EDITOR’S NOTE: Since Gary Young’s passing, we have been taking stock of the tremendous contributions he made to the world by revisiting his presentations, such as this fascinating multipart blogpost series called The Twelve Oils of Ancient Scripture. In it, Gary examined the historical significance and traditional uses of frankincense, sandalwood, myrrh, onycha, spikenard, rose of Sharon, myrtle, hyssop, galbanum, cypress, cedarwood, and cassia. Less known about are onycha,spikenard, and rose of Sharon, but in this post, Gary Young imparted his knowledge of Onycha, one of these precious oils of ancient scripture.
Onycha was a prized aromatic mentioned in Exodus 30:22-23: “Moreover the Lord spake unto Moses, saying, Take unto thee sweet spices, stacte, and onycha, and galbanum; these sweet spices with pure frankincense: of each shall there be a like weight.”
This prized aromatic, onycha, stirred debate—whether it refers to a shellfish or a plant. The great Jewish scholar Rashi suggested that onycha is a kind of root, while the Talmud states it came from an annual plant. I believe that styrax benzoin may be the plant’s source for onycha. Like frankincense and myrrh, benzoin is a resin.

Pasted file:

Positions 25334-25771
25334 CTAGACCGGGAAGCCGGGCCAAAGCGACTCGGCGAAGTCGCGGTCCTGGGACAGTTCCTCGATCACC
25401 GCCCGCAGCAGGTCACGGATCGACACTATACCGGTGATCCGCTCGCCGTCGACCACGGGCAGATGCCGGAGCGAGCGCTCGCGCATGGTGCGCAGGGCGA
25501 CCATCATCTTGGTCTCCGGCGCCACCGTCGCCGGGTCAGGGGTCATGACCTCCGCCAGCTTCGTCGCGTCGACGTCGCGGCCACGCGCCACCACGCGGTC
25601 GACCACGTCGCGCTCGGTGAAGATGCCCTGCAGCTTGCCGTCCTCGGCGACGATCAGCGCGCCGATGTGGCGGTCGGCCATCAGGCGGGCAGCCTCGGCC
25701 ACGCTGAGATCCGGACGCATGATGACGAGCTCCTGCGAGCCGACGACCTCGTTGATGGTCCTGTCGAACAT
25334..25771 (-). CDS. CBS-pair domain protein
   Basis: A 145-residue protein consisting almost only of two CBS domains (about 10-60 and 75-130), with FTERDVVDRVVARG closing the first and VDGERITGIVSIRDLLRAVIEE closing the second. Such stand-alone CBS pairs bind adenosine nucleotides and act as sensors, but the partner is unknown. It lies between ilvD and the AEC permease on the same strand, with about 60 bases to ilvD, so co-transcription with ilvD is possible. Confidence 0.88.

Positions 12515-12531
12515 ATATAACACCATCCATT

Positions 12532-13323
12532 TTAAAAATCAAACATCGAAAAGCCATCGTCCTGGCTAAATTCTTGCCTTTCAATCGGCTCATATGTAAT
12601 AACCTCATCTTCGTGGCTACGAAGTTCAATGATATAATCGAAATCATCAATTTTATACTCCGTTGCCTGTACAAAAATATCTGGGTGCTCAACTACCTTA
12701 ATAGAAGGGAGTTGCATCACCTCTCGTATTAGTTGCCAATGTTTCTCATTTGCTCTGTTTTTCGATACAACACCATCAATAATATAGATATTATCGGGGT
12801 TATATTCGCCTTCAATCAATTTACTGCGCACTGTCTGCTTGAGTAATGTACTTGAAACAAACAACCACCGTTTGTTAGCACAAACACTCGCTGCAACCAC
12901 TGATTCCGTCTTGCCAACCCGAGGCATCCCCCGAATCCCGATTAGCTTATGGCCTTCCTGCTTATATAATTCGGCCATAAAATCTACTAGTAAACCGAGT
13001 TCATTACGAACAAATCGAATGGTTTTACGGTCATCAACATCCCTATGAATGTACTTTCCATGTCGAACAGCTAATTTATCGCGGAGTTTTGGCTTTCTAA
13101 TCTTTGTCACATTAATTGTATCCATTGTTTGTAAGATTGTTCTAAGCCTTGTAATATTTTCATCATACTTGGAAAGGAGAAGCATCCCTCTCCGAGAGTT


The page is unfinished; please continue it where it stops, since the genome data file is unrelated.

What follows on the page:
Onycha was traditionally known for its comforting and soothing properties as well as for its benefits for the skin. Ancient people used it to improve complexion and to help nourish the skin. Perhaps some of the beneficial aspects of benzoin were due to not only the oil itself but also to the other oils compounded with it.
Next time join me as I discuss another of the lesser-known oils of ancient scripture: spikenard.
(Originally published January 19, 2010)